Remove the lid and pour the egg mixture over the flour/butter mixture. (I found that when pouring the egg mixture while the motor is running, the liquid tends to collect under the blade.) Pulse until the dough just begins to come together. Remove the lid and (being careful of the blade) press a bit of the dough with your fingers to determine if it will stick together.  If not, sprinkle a teaspoon of cold water over the mixture, return the lid and pulse again to further combine the dough.

When the dough comes together remove it from the processor bowl onto a clean counter. With the palm of your hand smear the dough away from you to incorporate. With a bench knife gather up the pieces and smear again until incorporated. This simple technique is called fraisage.  It allows the dough to come together without using an excessive amount of liquid. Once the dough is in one mass form it into a disk. Wrap it in plastic wrap and place in the refrigerator for at least an hour and up to 24 hours.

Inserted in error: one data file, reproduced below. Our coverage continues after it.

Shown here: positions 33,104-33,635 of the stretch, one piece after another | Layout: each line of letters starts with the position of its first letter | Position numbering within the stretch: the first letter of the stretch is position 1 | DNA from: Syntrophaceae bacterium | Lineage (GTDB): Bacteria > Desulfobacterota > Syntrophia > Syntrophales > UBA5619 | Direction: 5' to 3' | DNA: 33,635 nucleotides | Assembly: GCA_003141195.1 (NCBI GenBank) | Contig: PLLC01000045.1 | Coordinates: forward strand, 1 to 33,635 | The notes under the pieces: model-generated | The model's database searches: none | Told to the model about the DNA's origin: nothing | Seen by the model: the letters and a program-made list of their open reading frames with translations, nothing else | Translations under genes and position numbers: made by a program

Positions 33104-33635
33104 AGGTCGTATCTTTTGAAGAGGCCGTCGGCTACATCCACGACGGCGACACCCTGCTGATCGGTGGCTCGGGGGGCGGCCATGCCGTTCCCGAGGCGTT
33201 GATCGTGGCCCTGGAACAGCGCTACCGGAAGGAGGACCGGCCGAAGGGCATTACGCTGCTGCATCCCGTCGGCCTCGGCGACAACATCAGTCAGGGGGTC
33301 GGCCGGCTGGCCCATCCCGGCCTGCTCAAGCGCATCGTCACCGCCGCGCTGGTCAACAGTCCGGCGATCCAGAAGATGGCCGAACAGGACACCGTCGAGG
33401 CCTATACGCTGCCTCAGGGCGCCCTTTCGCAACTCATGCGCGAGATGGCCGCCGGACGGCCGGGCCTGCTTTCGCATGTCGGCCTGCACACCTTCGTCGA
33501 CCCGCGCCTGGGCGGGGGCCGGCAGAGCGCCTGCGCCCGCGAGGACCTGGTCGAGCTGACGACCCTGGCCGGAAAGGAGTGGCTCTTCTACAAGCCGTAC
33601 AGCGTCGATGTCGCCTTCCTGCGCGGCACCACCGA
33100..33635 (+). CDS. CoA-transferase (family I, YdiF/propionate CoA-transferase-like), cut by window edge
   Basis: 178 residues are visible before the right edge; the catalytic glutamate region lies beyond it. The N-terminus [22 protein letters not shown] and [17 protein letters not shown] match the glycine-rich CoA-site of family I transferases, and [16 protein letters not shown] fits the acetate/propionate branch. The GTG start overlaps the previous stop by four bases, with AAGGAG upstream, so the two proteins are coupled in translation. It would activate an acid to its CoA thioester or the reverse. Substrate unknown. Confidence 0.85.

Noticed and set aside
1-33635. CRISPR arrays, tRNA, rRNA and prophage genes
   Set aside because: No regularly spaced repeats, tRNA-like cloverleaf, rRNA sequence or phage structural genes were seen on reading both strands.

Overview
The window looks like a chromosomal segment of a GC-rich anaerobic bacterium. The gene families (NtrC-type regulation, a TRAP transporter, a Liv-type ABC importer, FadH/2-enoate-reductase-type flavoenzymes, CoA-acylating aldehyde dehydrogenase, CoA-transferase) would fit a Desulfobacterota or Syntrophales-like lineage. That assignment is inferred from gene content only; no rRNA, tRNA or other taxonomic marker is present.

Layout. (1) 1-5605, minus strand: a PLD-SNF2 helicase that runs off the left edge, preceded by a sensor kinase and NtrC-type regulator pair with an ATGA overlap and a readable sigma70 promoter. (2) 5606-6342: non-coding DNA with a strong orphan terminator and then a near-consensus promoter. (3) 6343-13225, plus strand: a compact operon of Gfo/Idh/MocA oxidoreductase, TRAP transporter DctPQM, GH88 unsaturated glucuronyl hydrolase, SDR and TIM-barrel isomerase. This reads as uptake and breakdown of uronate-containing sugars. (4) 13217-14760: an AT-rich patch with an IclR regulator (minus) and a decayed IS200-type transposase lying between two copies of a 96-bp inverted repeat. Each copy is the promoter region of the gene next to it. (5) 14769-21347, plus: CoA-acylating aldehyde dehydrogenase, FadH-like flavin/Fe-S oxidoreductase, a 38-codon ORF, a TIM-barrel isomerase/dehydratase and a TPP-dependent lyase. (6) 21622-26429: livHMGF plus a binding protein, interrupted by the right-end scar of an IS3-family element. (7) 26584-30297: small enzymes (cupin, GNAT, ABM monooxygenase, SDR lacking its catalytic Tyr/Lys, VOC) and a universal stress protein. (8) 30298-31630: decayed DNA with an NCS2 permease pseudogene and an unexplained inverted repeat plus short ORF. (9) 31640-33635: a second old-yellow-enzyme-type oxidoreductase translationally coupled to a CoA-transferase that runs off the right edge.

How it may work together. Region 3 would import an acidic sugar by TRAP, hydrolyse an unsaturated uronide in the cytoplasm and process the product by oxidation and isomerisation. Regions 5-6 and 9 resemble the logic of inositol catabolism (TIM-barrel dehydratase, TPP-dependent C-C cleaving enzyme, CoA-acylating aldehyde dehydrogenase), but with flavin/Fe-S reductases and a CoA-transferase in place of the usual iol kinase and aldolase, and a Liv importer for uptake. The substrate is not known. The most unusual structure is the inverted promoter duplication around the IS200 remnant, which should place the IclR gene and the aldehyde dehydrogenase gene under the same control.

When ready to finish making the tart preheat oven to 400°F. On a lightly floured board roll the pastry dough into a circle about 13-inches in diameter. Line a 10-inch removable bottom tart pan with it. Prick the bottom of the pastry shell all over with a fork and chill for at least 30 minutes or until the dough is firm. Remove from the refrigerator, line with parchment paper, add pie weights and bake for about 30 minutes.  Check for doneness and continue until the crust is beginning to brown.

For the filling:
1 pound (500 g) fromage blanc* or ricotta cheese, drained
1/3 cup (1 dl) heavy cream or crème fraiche
3 large eggs, room temperature and separated
2/3 cup (135 g) granulated sugar
3 1/2 tablespoons (40 g) corn starch
zest of 2 lemons, organic if possible
¼ teaspoon pure lemon extract
pinch of kosher salt

About 10 minutes prior to the tart shell having finished baking, using the metal “S” blade, mix together in the bowl of a food processor the drained cheese, cream, egg yolks, sugar, corn starch, zest, extract, and salt. Set aside.